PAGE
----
L., Sp. Pl. 383.1753
Small cultivated tree, usually to 8 m tall and 25-30 cm dbh; branches roughened somewhat with prominent lenticels. Leaves simple, alternate; petioles 1-1.5 cm long; blades obovate, rounded to emarginate at apex, mostly acute at base, 6-16 cm long, 4.5-8 cm wide, glabrous; midrib and major lateral veins impressed and paler above, raised and paler below, the reticulate veins obscure. Panicles terminal; flowers bisexual, pedicellate, 5-parted, fragrant, puberulent on exposed parts outside; calyx lobes sharp; petals reflexed at about middle, sharply lobed, 1-2 mm wide, white to reddish near middle at anthesis, otherwise greenish; stamens 10, 1 much longer, exserted, the shorter ones held about midway in tube formed by recurved petals, often of different lengths, sometimes sterile; anthers occasionally with one theca held higher than the other; filaments fused near base; style 1, minute; nectar collecting both within ring of petals and between petals and sepals. Nuts reniform, 2-3.5 cm long, violet-purple to brown, borne at apex of an obovate, bright red, edible, fleshy hypocarp (the accrescent pedicel); mesocarp thin; seed l. Croat 6917.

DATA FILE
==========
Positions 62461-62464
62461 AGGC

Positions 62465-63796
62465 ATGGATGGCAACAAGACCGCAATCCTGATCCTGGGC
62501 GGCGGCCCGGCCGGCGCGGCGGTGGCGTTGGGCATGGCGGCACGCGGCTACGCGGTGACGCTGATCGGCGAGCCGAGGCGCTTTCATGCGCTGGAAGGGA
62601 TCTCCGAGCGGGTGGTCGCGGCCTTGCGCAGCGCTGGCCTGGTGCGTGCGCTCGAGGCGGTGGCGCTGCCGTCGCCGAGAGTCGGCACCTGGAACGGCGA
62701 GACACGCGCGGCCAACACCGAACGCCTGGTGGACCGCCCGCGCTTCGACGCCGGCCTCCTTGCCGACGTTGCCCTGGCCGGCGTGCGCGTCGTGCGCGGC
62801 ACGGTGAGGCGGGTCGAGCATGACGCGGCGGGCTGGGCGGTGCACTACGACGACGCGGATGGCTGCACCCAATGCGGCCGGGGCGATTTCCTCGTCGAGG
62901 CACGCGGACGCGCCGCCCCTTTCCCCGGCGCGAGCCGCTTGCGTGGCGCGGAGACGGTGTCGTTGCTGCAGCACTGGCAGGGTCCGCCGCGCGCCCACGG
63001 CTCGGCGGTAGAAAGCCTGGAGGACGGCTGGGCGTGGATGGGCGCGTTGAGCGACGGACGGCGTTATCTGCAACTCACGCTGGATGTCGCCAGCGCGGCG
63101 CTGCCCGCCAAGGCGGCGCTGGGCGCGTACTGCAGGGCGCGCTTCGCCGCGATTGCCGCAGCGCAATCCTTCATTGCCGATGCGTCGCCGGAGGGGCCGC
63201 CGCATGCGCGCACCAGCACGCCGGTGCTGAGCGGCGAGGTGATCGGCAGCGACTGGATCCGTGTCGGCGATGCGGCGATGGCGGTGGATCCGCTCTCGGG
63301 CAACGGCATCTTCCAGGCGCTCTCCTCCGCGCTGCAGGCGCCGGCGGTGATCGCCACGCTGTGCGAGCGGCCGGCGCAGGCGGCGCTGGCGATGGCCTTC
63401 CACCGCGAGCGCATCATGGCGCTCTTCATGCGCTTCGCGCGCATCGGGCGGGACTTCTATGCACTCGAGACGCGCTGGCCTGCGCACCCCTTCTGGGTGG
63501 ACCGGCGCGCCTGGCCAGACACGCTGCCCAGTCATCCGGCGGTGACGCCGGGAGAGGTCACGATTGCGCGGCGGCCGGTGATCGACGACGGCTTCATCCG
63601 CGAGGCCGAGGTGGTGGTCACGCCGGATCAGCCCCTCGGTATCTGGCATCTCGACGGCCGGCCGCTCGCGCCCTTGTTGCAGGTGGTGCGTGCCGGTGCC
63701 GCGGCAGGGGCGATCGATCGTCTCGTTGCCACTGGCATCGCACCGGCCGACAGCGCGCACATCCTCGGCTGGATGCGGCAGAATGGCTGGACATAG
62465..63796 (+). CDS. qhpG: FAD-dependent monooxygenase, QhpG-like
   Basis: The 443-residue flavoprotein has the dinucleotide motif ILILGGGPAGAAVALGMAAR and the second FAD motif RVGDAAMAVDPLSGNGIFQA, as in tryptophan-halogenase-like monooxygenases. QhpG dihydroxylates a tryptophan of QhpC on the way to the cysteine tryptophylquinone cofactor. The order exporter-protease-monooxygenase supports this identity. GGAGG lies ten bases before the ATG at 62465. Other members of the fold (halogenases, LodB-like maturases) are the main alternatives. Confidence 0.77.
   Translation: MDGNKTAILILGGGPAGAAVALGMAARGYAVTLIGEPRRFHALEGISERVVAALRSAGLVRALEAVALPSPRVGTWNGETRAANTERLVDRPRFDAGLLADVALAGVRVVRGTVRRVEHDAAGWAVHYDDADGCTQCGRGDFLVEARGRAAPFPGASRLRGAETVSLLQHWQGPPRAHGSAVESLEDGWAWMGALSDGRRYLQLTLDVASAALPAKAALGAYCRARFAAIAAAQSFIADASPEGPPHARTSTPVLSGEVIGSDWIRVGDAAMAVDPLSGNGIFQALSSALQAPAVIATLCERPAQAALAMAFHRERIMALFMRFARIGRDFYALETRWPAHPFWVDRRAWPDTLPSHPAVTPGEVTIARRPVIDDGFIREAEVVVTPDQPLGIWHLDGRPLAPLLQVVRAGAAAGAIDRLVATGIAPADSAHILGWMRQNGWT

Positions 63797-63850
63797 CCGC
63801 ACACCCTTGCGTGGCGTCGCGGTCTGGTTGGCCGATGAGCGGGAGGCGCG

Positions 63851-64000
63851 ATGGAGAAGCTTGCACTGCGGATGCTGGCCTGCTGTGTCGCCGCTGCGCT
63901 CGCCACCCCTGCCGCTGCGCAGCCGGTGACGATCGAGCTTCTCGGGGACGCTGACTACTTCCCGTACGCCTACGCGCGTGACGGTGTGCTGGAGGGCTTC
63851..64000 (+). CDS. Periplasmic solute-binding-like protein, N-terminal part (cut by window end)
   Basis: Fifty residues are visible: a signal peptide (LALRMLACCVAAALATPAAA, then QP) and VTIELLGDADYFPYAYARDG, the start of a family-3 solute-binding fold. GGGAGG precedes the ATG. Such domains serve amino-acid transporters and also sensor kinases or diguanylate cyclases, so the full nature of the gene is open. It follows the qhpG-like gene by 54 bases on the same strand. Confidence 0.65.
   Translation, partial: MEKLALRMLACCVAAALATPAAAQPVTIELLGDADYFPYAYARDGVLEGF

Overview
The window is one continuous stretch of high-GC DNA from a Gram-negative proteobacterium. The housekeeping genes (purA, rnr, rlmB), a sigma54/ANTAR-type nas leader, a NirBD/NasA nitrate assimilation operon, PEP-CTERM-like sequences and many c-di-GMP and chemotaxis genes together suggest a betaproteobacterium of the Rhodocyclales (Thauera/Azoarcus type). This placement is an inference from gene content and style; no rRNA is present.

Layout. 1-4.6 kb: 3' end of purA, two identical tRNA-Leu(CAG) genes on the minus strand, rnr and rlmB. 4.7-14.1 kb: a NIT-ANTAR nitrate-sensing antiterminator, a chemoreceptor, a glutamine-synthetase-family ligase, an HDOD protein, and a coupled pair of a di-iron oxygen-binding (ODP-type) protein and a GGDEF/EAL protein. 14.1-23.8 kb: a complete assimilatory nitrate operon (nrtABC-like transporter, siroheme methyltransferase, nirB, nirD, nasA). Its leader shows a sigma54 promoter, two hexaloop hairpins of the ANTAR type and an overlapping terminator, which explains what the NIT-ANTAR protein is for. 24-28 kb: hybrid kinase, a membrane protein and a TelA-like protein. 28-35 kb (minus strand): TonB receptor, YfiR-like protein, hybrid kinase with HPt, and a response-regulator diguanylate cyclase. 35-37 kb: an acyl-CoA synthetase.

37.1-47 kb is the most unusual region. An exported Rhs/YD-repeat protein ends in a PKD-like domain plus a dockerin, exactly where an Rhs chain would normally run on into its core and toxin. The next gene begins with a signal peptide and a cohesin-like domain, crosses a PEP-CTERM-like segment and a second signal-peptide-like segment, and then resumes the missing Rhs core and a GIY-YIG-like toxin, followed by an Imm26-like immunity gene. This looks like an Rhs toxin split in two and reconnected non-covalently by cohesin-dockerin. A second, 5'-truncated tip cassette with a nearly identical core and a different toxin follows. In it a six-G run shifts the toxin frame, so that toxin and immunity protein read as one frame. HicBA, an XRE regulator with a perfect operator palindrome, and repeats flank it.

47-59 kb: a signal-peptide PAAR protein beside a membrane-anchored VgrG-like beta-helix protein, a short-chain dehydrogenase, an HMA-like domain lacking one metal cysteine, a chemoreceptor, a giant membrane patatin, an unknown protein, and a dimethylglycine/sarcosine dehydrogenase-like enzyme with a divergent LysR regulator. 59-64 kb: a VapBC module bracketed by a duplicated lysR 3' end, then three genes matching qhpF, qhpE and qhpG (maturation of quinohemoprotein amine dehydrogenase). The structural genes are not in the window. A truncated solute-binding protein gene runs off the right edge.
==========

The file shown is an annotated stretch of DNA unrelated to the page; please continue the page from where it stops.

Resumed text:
Cultivated at the Laboratory Clearing. Flowers from November to May (sometimes from October). The fruits mature from April to July (sometimes from December). Native to the American tropics, but cultivated throughout the tropics. In Panama, known principally from tropical moist forest in the Canal Zone (both slopes), Chiriqui, Veraguas, Los Santos, Herrera, Panama, and Darién; known also from tropical dry forest in Panama (Taboga Island), from premontane wet forest in Colón, Chiriqui, and Panama, and from premontane moist forest in Panama.